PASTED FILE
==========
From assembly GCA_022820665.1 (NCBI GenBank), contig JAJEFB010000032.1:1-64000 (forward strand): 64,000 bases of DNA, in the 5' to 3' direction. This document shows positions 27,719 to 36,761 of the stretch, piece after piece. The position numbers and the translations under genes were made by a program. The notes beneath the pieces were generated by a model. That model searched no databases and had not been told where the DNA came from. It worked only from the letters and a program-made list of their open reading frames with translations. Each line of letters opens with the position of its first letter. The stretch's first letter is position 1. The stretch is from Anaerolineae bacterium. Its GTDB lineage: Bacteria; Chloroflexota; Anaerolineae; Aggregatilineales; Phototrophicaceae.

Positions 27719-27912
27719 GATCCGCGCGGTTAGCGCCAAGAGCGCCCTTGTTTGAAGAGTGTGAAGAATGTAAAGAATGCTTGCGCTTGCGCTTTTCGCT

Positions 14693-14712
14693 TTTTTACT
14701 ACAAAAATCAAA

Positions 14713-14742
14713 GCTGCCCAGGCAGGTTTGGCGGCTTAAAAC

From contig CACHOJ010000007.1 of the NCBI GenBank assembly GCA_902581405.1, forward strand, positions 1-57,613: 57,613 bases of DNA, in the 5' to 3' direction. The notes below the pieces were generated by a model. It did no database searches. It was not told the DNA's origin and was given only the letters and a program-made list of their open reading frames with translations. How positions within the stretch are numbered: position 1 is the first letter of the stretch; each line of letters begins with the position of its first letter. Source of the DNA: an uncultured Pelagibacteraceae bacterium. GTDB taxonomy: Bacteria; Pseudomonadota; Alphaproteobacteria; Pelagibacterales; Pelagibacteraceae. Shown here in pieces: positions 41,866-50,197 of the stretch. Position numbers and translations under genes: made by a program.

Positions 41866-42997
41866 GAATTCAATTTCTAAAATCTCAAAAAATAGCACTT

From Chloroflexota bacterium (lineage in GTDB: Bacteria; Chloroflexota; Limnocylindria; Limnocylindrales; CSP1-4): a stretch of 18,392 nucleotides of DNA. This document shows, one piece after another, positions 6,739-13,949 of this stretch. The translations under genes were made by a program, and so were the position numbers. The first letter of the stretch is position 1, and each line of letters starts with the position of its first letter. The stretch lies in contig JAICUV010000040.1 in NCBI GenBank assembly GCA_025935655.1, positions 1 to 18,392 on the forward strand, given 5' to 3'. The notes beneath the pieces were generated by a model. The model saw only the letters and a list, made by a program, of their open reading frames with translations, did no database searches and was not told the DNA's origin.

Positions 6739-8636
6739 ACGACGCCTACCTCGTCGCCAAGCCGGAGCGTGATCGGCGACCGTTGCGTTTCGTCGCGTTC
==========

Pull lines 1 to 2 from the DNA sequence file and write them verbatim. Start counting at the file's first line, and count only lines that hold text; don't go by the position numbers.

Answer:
From assembly GCA_022820665.1 (NCBI GenBank), contig JAJEFB010000032.1:1-64000 (forward strand): 64,000 bases of DNA, in the 5' to 3' direction. This document shows positions 27,719 to 36,761 of the stretch, piece after piece. The position numbers and the translations under genes were made by a program. The notes beneath the pieces were generated by a model. That model searched no databases and had not been told where the DNA came from. It worked only from the letters and a program-made list of their open reading frames with translations. Each line of letters opens with the position of its first letter. The stretch's first letter is position 1. The stretch is from Anaerolineae bacterium. Its GTDB lineage: Bacteria; Chloroflexota; Anaerolineae; Aggregatilineales; Phototrophicaceae.

Positions 27719-27912